Welcome to Exhibit A: Sailor Moon Millenia. As you will note from the picture on the right, the author of this site, Janelle J., has used “buttons” and text links to provide easy navigation, images, and text. To an extent, this website mostly falls under the category of “first generation eLit.” Janelle’s work shows a quality I would like to call simplicity; everything shown on the website is fairly self-explanatory, to the end that even a novice computer user can navigate and enjoy her beautiful eLiterature. When you read the actual fan fictions posted on this website, your eyes will not be assaulted by flashy colors, moving text, or other such nonsense that would take away from her work. Her website also contains shades of Italo Calvino’s visibility. While this may seem obvious due to the images already provided on the website, her fan fictions are written with such detail and eloquence that one could image the stories within one’s own mind.
To the left, you will notice the table of contents page for one of Janelle’s fan fictions series. On this page, she includes disclaimers about the originality of the material, credits the respected parties, and tells her readers about the status of her series. Simple text links to the individual chapters of the story follow this information. Janelle utilizes this pattern stylization for all three fan fiction series showcased on her website. The simplicity with which one can access the stories makes for a great reading experience, allowing the user to concentrate on the story details rather than struggling with hidden links, blinding colors, and what we’ll call complexity from this point onward. This binary to simplicity can sometimes prevent one from fully comprehending the story or eLiterary presented to the reader. However, fans of “second generation eLiterature” might find the quality of complexity desirable.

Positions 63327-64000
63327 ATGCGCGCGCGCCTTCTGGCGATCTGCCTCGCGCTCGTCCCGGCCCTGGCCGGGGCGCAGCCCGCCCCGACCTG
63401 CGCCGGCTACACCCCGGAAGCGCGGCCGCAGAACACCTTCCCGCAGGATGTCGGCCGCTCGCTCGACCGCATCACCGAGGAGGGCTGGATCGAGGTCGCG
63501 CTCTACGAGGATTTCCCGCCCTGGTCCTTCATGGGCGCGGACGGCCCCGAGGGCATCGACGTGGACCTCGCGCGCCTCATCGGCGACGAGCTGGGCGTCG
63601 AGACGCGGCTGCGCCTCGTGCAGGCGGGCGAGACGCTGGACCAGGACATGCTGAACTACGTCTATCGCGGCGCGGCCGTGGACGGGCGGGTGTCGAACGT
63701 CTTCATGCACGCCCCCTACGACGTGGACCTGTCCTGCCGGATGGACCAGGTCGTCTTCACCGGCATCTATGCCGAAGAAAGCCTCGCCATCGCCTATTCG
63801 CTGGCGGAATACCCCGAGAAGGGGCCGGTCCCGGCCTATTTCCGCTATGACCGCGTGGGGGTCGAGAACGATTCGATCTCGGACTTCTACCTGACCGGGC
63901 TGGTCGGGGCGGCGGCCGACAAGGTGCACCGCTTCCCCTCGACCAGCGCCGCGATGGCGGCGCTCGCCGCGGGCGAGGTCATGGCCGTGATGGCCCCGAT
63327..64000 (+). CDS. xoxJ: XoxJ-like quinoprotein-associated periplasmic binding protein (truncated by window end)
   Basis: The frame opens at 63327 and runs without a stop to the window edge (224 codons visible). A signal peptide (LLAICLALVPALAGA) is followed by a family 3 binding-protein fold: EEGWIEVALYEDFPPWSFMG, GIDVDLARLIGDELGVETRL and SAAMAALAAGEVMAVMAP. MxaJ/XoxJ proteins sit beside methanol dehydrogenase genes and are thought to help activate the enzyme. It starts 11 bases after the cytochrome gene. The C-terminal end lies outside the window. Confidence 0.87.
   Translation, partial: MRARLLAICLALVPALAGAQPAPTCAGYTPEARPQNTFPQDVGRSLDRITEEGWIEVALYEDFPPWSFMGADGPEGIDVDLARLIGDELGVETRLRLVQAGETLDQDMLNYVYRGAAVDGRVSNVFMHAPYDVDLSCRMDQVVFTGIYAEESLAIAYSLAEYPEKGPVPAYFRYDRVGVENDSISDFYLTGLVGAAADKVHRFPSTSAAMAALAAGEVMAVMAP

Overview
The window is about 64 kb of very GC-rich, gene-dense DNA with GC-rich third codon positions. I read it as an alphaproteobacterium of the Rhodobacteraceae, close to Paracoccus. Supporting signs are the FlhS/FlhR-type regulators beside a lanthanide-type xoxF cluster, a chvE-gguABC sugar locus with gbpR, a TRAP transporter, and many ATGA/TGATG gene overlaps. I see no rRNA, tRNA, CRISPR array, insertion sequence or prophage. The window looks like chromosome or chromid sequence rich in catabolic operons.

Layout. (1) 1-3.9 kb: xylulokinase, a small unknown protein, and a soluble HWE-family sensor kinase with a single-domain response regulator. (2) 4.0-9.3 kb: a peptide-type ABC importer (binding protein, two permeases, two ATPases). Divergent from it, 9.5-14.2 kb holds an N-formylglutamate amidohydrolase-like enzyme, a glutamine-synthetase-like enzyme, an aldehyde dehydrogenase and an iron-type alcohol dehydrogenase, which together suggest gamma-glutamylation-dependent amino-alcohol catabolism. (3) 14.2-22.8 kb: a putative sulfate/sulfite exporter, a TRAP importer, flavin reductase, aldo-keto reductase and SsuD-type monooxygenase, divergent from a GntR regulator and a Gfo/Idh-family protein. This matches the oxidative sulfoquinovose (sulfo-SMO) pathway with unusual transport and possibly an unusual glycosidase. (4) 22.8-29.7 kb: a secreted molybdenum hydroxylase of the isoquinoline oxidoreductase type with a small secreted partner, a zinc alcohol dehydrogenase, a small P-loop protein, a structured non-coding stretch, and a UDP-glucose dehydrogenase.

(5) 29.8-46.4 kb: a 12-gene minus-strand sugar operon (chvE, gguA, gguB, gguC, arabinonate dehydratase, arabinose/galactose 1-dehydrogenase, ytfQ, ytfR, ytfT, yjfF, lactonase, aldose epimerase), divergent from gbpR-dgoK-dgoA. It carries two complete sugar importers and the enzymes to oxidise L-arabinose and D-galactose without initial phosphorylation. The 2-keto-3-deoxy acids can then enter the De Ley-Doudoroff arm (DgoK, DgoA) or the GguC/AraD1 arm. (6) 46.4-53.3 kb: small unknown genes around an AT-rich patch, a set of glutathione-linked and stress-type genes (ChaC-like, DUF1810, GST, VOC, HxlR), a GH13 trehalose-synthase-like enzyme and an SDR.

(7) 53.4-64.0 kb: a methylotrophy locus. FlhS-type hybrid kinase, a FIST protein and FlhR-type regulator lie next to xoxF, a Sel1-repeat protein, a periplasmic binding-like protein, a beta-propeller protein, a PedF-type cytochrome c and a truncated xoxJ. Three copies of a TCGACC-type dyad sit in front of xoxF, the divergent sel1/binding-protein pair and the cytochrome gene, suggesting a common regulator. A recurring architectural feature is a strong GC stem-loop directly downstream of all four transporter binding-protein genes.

Moving back to your right, you will see the plain black and white layout of Janelle’s eLiterary pieces. Because each chapter is viewable as black text on a white background, no reader should feel discriminated against. This quality of simplicity allows readers with color blindness, epilepsy, and/or other impairments to read the fan fictions without undue stress. A reader who might seek a work with bright, flashy, vivid colors, or blinking, moving text might find disappointment in the lack of complexity. However, I thoroughly enjoy the quality of simplicity when it comes to reading a work of such an extent. After even a few minutes, my perfect 20/20 eyes feel like bleeding when viewing one of the more complex “second generation” works.

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